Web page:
Appellate court upholds 2013 murder convictions
— The state’s second highest appellate court has upheld the first-degree murder convictions and 45year prison term imposed on a North East-area man who directly ordered the execution-style shooting of a rival near Port Deposit in October 2013, according to an Maryland Court of Special Appeals opinion.
In January 2015, three months after pleading guilty to first-degree murder and conspiracy to commit firstdegree murder, Jonathan Blair Copeland, now 26, received a life sentence, with all but 45 years suspended, and a mirroring, concurrent penalty for the murder conspiracy conviction. Cecil County Circuit Court Judge Jane Cairns Murray imposed the sentences.
The statement of facts attached to his plea deal identifies Copeland as the person who, standing a few feet away from the triggerman, ordered the hit on the 33-year-old victim, Jeffrey Adam Myers — a drug addict whom Copeland believed had stolen thousands of dollars in heroin and cash in a burglary days earlier.
Myers was gunned down at about 4:50 p.m. Oct. 23, 2013, at the end of a long driveway leading to Myers’ Port Deposit-area home in the 1500 block of Principio Road. Copeland and his accomplice, John Wallace Green, now 30, confronted Myers while he was behind the wheel of his Ford F-150 pickup truck.
Copeland uttered, “Bust him,” prompting Green to open fire on Myers, who was pronounced dead at the scene, according to court records. A passing motorist
witnessed the slaying, contacted authorities and later identified the two suspects, not only for the Cecil County Sheriff’s Office but also for jurors during Green’s murder trial.
Convicted of first-degree murder and related offenses in December 2014, Green is serving a 130-year prison term. Murray was the sentencing judge for Green too.
Copeland filed an appeal following his plea hearing and sentencing, maintaining that prosecutors failed to grant him a speedy trial. Under state law, a criminal defendant must be brought to trial within 180 days of his or his defense lawyer’s first pre-trial court appearance, such as an arraignment. A defendant can waive his right to a speedy trial and a judge can grant a postponement — for good cause — that would cause a trial to be held beyond the 180 days.
Specifically, he contended that prosecutors failed to expediently alert his assistant public defender, Thomas Klenk, of a conflict of interest, which forced Klenk to back out of the case.
A new defense lawyer entered his appearance on behalf of Copeland, replacing Klenk. Because he needed time to prepare after entering his appearance so close to the scheduled trial date, however, the new defense lawyer asked for — and was granted — a postponement.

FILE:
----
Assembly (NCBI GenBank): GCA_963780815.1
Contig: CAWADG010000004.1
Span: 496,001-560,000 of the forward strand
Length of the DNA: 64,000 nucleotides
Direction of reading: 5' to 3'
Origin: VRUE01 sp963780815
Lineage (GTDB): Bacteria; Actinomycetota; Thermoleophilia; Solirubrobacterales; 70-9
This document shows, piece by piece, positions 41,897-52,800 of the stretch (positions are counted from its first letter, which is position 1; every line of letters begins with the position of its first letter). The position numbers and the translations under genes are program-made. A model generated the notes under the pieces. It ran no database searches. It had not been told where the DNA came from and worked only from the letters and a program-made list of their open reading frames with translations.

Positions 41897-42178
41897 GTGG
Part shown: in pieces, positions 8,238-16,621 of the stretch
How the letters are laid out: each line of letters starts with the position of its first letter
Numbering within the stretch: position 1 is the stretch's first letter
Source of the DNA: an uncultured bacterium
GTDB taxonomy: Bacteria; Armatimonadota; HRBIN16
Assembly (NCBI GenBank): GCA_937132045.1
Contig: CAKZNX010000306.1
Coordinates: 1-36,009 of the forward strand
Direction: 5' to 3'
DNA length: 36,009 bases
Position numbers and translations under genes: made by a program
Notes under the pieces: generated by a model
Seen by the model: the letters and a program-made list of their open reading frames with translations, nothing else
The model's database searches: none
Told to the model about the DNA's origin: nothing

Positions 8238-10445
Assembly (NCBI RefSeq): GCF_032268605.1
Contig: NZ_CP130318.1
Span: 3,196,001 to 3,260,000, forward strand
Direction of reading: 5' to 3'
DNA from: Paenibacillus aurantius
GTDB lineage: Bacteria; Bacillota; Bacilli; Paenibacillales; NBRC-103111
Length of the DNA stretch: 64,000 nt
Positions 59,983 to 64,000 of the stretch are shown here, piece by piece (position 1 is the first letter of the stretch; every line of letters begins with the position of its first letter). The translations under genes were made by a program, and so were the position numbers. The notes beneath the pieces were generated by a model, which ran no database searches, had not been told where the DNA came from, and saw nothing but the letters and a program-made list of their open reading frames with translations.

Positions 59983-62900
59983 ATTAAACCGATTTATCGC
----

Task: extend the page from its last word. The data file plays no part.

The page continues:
Copeland maintains that a postponement could have been avoided if prosecutors had disclosed the possible conflict of interest for Klenk sooner.
But Deputy State’s Attorney Steven L. Trostle, who prosecuted both Copeland and Green along with Assistant State’s Attorney Mary Burnell, countered that the state did not know a conflict of interest existed until Klenk realized it.
A Cecil County Detention Center inmate sharing a cell with Copeland, a pre-trial inmate, had contacted prosecutors and informed them that Copeland had confessed to him. That inmate told prosecutors that Copeland stated that he “instructed Green to ‘ bust a man over seven logs of heroin,’” court records show.
“The jailhouse confession was the ‘cherry on top’ of the State’s already strong case against (Copeland),” according to background information contained in the appellate opinion.
During the initial discovery in February 2014, prosecutors identified 21 potential witnesses to Klenk and Copeland and “disclosed the existence of a ‘ confidential source,’” without identifying that source — the inmate who had heard Copeland’s confession, court records show. Burnell and Trostle did not reveal his name at that time “due to concerns about his safety,” according to court records.
The state released the name of that confidential source to the defense on March 11, 2014 — and that’s when Klenk learned that he had previously represented that confidential source, who had been Klenk’s client in Cecil County Adult Drug Court.
Recognizing that former client-attorney relationship as a conflict of interest for him, Klenk scratched his appearance, court records show. He was replaced by a new defense lawyer for Copeland and that resulted in the good-cause postponement for the defense.